Secondly, domestic MFIs issue microloans to individuals rather than to groups. This is a result of the formality of the
Another consequence of the formal nature of the domestic business sector is that domestic MFIs are unable to work with the very poorest of the poor. Because of the operational costs of running a business, paying taxes, and the general expenses of the domestic formal sector, recipients of microloans in the
And finally, while MFIs abroad disproportionately lend to female borrowers, U.S.-based MFIs have a much more balanced gender breakdown. For example, in 2006, only 40% of ACCION’s clients were women, a figure that is roughly parallel to the gender breakdown of the
For all these reasons and many more, domestic microfinance is a very different phenomenon than international microfinance.
Tuesday, July 15, 2008
By Susu banking in Ghana is a more-than-¢160 million cedi (USD 160 million), or £75 million, economy that operates in the informal sector. Services range from individual susu collectors serving a handful of clients to large agencies that serve close to 10,000 clients. The magnitude of this industry necessitates some sort of governmental regulation.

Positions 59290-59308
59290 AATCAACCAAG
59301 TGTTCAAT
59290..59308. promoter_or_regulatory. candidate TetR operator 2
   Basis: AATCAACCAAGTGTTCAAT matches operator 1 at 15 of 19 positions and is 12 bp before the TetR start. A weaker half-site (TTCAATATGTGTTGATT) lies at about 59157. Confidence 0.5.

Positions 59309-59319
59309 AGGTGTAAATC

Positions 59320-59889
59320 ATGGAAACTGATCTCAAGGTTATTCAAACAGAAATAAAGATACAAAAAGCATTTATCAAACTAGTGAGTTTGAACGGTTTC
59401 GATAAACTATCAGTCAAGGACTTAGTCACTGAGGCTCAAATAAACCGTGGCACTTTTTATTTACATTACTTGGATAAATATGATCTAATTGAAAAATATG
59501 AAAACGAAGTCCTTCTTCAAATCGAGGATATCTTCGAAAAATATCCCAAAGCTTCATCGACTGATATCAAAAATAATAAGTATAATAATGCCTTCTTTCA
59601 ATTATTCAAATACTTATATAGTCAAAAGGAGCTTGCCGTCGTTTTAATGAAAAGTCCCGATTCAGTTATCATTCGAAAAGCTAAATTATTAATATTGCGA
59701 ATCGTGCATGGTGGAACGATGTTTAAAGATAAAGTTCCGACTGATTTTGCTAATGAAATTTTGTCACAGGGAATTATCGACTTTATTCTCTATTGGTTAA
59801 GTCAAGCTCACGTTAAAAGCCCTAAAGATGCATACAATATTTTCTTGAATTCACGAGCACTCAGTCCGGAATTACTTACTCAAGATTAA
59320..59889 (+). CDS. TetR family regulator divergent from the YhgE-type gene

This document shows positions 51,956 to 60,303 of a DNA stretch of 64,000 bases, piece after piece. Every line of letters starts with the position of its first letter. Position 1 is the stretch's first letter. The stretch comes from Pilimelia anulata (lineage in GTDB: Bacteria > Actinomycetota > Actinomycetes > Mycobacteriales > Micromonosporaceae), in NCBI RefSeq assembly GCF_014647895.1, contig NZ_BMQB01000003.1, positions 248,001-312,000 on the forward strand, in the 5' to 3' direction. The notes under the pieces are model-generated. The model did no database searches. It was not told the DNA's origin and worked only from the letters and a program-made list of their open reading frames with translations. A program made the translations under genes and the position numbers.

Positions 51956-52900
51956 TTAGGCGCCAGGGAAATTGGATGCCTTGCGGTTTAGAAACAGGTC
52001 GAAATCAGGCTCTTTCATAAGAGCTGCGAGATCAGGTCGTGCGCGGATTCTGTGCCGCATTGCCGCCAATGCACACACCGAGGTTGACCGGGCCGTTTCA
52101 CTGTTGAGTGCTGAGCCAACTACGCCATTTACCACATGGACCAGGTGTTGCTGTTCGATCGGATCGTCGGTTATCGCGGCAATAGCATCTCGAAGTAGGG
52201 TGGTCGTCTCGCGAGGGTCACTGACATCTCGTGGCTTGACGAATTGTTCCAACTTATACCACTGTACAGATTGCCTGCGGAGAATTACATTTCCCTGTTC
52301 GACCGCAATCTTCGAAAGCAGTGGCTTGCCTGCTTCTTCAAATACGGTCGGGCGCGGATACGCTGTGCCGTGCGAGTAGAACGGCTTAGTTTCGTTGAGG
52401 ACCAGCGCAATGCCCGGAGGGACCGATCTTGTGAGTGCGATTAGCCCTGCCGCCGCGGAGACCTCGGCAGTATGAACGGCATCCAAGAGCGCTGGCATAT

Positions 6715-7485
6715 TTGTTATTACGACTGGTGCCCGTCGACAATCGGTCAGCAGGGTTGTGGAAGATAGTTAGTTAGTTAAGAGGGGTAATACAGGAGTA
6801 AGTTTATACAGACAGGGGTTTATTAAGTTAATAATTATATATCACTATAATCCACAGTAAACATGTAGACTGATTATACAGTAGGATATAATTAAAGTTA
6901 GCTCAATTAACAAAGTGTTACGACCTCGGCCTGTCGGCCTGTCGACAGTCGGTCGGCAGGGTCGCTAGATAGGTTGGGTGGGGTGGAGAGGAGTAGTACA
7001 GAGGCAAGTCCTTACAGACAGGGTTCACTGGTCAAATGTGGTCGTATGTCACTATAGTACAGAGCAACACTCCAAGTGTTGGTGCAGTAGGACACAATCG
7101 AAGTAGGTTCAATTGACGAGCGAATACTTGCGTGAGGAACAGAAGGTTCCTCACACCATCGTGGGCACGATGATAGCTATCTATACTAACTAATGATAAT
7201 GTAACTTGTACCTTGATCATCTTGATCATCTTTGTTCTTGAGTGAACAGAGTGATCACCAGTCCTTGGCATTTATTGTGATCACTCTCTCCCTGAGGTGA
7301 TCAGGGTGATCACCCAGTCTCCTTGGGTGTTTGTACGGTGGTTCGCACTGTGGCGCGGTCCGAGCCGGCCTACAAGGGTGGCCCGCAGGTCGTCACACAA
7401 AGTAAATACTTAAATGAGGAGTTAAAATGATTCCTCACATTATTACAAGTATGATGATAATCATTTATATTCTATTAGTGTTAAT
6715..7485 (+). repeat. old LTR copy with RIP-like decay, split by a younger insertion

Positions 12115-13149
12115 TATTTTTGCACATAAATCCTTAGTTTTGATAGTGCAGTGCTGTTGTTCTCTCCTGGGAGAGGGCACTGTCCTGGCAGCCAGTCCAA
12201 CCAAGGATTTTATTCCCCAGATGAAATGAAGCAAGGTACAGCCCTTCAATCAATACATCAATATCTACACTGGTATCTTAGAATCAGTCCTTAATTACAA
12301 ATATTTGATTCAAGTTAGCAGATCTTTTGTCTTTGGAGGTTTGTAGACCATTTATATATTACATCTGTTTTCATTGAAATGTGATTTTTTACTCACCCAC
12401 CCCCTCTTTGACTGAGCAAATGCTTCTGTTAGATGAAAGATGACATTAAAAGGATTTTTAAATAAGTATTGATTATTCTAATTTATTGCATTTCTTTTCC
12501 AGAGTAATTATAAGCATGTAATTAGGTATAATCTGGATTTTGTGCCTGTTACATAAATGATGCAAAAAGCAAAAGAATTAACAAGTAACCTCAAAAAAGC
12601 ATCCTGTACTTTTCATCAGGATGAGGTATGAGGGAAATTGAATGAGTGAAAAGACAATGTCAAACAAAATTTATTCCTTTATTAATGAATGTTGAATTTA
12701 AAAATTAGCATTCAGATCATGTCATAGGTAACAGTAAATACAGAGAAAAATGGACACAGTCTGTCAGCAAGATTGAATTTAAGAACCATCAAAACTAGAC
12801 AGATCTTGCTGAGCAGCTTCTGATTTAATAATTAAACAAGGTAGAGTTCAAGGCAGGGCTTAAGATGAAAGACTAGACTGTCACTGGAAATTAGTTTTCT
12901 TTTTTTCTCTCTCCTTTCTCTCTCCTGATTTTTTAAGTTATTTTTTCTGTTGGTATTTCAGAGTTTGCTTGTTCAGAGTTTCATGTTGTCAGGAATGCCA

The Institute of Susu Collectors, Ghana is a one year-old umbrella body to which many susu collection agencies belong that acts as a networking and self-monitoring body. The susu collection agency that cheated its clients out of their savings (the director disappeared to a northern region and the office experienced a fire) was neither a member nor known to the Institute of Susu Collectors. In response to the scandals, Mr. Godwin Ofori-Atta, executive secretary of the Institute of Susu Collectors and also the executive director of the susu banking agency for which I intern (the Microfinance and Community Development Organization), stated to the local press that, “the Institute was established to collaborate with the Government and Bank of Ghana to organize 'susu' companies under proper regulation for the general benefit of all 'susu' patrons and the national economy.” One short year later, the government, through the Bank, has joined the movement to regulate susu banking.